The tests are part of a program to develop a ballistic trajectory, GPS-guided solution to U.S. Navy, Marine Corps, and Army requirements for affordable, long-range volume fires in support of maneuver forces.

ANSR differs from other approaches in its simplicity and relatively low cost, as well as its application to various gun types and calibers. Unit cost in full-rate production is estimated to be less than $20,000. ANSR's application to the existing Navy inventory of 5"/54-caliber guns enables rapid introduction throughout the fleet.

Other applications include the U.S. Navy's Advanced Gun System (AGS) and U.S. Army's Excalibur and Multi-Role Armament and Ammunition Systems (MRAAS) programs.

"We are very pleased with our results," said Dan Murphy, president, ATK Tactical Systems Company, which is the lead contractor on the ANSR industry team. "Both shots set new world range records for the respective guns. Fifty-one nautical miles is close to the maximum range we expect ANSR to fly from a 5"/54-caliber gun. Though 38 nautical miles is only a bit over half the range we expect to ultimately attain with the 5"/62-caliber gun, we gained previously unavailable data governing Navy projectile performance at velocities in excess of 3,400 feet per second.

"Looking forward, we will conduct a warhead arena test in April. We plan to conduct additional ballistic flight tests and a limited guided flight test by the end of July. We are on track to achieve a maximum-range guided flight by the end of this year."

EDO Corporation To Develop JSF Weapon Delivery System
EDO Corporation has been awarded a contract worth $24.8 Million, for the design, development and manufacture of a suite of pneumatic weapon delivery systems for the Joint Strike Fighter (JSF), by the prime contractor, Lockheed Martin Aeronautics Co.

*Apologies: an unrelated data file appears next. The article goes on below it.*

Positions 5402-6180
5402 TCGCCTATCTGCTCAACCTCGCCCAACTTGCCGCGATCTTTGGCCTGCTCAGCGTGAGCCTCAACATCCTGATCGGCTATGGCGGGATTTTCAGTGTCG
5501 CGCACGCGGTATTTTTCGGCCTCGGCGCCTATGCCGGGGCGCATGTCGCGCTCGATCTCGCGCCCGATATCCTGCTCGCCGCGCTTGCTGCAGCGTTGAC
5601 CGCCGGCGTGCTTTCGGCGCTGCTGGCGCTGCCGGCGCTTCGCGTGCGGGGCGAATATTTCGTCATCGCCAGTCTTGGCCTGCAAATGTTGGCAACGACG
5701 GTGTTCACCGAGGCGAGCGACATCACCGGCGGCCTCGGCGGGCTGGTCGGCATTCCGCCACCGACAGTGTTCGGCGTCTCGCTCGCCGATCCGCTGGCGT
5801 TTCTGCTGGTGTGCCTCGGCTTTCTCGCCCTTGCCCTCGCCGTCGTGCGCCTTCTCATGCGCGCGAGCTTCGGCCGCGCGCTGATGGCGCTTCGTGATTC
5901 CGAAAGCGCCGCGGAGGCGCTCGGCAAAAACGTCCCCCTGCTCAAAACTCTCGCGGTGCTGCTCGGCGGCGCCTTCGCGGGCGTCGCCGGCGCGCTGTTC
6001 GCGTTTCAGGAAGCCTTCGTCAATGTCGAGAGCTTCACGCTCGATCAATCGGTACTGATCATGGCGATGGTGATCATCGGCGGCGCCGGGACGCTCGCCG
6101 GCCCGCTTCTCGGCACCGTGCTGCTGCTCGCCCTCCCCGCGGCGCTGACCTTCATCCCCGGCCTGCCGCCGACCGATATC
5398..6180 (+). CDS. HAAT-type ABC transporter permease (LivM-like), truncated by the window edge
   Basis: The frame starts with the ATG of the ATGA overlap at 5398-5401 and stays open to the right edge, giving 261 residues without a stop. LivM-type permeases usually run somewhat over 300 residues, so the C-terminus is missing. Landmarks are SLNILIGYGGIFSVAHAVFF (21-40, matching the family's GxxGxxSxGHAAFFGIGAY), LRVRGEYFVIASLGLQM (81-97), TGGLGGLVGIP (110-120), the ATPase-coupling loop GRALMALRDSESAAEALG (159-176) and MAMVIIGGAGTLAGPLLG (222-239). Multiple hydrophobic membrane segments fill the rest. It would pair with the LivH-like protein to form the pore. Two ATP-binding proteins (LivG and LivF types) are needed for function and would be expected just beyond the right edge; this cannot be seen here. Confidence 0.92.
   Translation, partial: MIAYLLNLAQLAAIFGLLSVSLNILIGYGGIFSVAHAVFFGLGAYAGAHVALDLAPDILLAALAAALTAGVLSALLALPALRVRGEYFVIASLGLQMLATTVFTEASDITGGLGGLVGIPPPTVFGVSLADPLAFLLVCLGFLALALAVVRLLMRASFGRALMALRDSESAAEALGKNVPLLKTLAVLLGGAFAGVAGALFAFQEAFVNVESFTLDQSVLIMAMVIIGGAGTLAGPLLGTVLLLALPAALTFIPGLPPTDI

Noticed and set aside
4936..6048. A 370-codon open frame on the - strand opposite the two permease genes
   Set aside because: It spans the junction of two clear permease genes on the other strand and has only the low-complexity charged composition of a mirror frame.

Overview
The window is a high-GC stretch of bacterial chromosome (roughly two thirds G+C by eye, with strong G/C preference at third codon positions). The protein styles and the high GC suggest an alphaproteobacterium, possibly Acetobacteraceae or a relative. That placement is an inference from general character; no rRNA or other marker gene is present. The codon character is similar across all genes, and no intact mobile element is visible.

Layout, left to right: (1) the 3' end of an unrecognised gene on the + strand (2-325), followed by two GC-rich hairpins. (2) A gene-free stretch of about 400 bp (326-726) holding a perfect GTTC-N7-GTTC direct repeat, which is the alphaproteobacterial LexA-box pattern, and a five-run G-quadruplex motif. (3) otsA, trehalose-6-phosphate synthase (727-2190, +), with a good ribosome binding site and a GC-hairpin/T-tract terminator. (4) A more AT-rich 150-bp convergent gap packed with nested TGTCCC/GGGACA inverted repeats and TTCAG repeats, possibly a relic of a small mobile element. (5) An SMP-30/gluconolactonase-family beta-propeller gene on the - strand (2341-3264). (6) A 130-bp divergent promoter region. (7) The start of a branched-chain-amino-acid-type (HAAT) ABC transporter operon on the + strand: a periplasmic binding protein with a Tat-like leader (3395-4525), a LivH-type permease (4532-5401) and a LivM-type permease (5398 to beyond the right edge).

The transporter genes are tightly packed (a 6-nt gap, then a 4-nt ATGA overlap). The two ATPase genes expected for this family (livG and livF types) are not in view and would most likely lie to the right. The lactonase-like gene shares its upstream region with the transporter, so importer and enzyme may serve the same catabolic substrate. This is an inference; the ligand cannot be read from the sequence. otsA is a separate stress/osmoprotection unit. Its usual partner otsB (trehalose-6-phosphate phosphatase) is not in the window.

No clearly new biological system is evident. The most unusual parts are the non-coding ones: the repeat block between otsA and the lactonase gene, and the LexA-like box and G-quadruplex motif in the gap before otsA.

EDO's Suspension and Release Equipment System (S&RE) provides a required capability for the JSF System Development and Demonstration (SDD) aircraft that Lockheed will provide to the US Air Force. Production of the SR&E will extend through 2026.

"EDO is proud to be part of the Lockheed Martin Aeronautics Co, Northrop-Grumman and BAE System team and stands ready to execute the programme," said James M. Smith, President and Chief Executive Officer of EDO Corporation. "This program, which is expected to exceed $1 Billion for EDO over the next 25 years, will solidify a stable business base for the company."

BAE SYSTEMS' ALE-47 system for US Army helicopters
The US Army Aviation and Missile Command has awarded BAE SYSTEMS Integrated Defence Solutions (IDS) a $4.9 million contract to provide ALE-47 countermeasures dispensers to a suite of Army helicopters.

This US Army ALE-47 is based upon the AN/ALE-47 advanced countermeasures dispenser system and is specially adapted by BAE SYSTEMS for Army and rotary wing applications. The AN/ALE-47 produced by BAE SYSTEMS currently serves with the US Air Force, Navy, Marine Corps and 22 countries world-wide.



The system is an advanced countermeasure dispenser system providing microprocessor-controlled, automatic threat-adaptive response from a mix of expendable stores, including programmable radio frequency (RF) decoys, chaff, flare and specialised cartridges as a component of a sophisticated defensive/survivability suite.

"The ALE-47 provides a significant survivability upgrade for Army aviation,. We are currently flying with US Army special operations aircraft, and we look forward to widening our partnership with Army Aviation," says ALE-47 Programme Manager, Lila Hillin.